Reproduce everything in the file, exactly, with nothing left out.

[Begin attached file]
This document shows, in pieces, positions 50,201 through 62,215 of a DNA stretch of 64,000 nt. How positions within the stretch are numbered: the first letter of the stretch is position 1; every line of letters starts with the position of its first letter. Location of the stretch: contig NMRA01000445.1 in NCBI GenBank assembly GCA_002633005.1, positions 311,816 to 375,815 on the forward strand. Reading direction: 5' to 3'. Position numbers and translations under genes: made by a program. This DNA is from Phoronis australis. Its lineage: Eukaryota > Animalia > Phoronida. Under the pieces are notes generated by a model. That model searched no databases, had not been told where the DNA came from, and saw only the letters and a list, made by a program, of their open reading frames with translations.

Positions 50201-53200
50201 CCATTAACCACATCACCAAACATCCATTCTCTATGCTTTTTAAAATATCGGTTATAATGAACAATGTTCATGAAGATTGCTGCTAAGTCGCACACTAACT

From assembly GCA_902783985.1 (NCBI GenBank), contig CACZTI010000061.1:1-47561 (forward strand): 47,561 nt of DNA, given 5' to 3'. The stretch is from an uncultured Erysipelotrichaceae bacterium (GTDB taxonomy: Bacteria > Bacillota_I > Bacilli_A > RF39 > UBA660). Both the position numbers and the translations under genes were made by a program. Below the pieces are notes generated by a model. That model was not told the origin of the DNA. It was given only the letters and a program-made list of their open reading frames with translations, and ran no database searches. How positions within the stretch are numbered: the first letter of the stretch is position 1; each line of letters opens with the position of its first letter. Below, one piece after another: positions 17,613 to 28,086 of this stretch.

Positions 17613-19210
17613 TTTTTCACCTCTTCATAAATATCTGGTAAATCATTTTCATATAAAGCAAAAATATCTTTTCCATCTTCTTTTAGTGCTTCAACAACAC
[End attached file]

This document shows, in pieces, positions 50,201 through 62,215 of a DNA stretch of 64,000 nt. How positions within the stretch are numbered: the first letter of the stretch is position 1; every line of letters starts with the position of its first letter. Location of the stretch: contig NMRA01000445.1 in NCBI GenBank assembly GCA_002633005.1, positions 311,816 to 375,815 on the forward strand. Reading direction: 5' to 3'. Position numbers and translations under genes: made by a program. This DNA is from Phoronis australis. Its lineage: Eukaryota > Animalia > Phoronida. Under the pieces are notes generated by a model. That model searched no databases, had not been told where the DNA came from, and saw only the letters and a list, made by a program, of their open reading frames with translations.

Positions 50201-53200
50201 CCATTAACCACATCACCAAACATCCATTCTCTATGCTTTTTAAAATATCGGTTATAATGAACAATGTTCATGAAGATTGCTGCTAAGTCGCACACTAACT

From assembly GCA_902783985.1 (NCBI GenBank), contig CACZTI010000061.1:1-47561 (forward strand): 47,561 nt of DNA, given 5' to 3'. The stretch is from an uncultured Erysipelotrichaceae bacterium (GTDB taxonomy: Bacteria > Bacillota_I > Bacilli_A > RF39 > UBA660). Both the position numbers and the translations under genes were made by a program. Below the pieces are notes generated by a model. That model was not told the origin of the DNA. It was given only the letters and a program-made list of their open reading frames with translations, and ran no database searches. How positions within the stretch are numbered: the first letter of the stretch is position 1; each line of letters opens with the position of its first letter. Below, one piece after another: positions 17,613 to 28,086 of this stretch.

Positions 17613-19210
17613 TTTTTCACCTCTTCATAAATATCTGGTAAATCATTTTCATATAAAGCAAAAATATCTTTTCCATCTTCTTTTAGTGCTTCAACAACAC